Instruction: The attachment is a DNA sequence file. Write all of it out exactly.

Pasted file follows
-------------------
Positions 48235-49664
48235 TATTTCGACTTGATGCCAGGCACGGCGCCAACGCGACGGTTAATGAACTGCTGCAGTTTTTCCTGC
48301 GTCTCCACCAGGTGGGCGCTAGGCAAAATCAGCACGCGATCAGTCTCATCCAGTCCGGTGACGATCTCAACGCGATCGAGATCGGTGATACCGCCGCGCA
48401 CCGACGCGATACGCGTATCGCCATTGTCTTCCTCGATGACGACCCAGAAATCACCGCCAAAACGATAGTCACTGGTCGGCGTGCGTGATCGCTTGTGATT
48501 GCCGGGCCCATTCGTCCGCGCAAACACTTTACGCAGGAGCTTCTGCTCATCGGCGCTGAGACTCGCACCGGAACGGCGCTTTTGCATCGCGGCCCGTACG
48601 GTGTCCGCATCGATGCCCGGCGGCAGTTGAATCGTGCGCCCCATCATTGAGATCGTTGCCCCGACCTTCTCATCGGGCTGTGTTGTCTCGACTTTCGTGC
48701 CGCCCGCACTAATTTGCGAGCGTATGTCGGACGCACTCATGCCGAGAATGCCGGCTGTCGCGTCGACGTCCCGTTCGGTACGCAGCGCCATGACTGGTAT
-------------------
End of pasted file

Positions 48235-49664
48235 TATTTCGACTTGATGCCAGGCACGGCGCCAACGCGACGGTTAATGAACTGCTGCAGTTTTTCCTGC
48301 GTCTCCACCAGGTGGGCGCTAGGCAAAATCAGCACGCGATCAGTCTCATCCAGTCCGGTGACGATCTCAACGCGATCGAGATCGGTGATACCGCCGCGCA
48401 CCGACGCGATACGCGTATCGCCATTGTCTTCCTCGATGACGACCCAGAAATCACCGCCAAAACGATAGTCACTGGTCGGCGTGCGTGATCGCTTGTGATT
48501 GCCGGGCCCATTCGTCCGCGCAAACACTTTACGCAGGAGCTTCTGCTCATCGGCGCTGAGACTCGCACCGGAACGGCGCTTTTGCATCGCGGCCCGTACG
48601 GTGTCCGCATCGATGCCCGGCGGCAGTTGAATCGTGCGCCCCATCATTGAGATCGTTGCCCCGACCTTCTCATCGGGCTGTGTTGTCTCGACTTTCGTGC
48701 CGCCCGCACTAATTTGCGAGCGTATGTCGGACGCACTCATGCCGAGAATGCCGGCTGTCGCGTCGACGTCCCGTTCGGTACGCAGCGCCATGACTGGTAT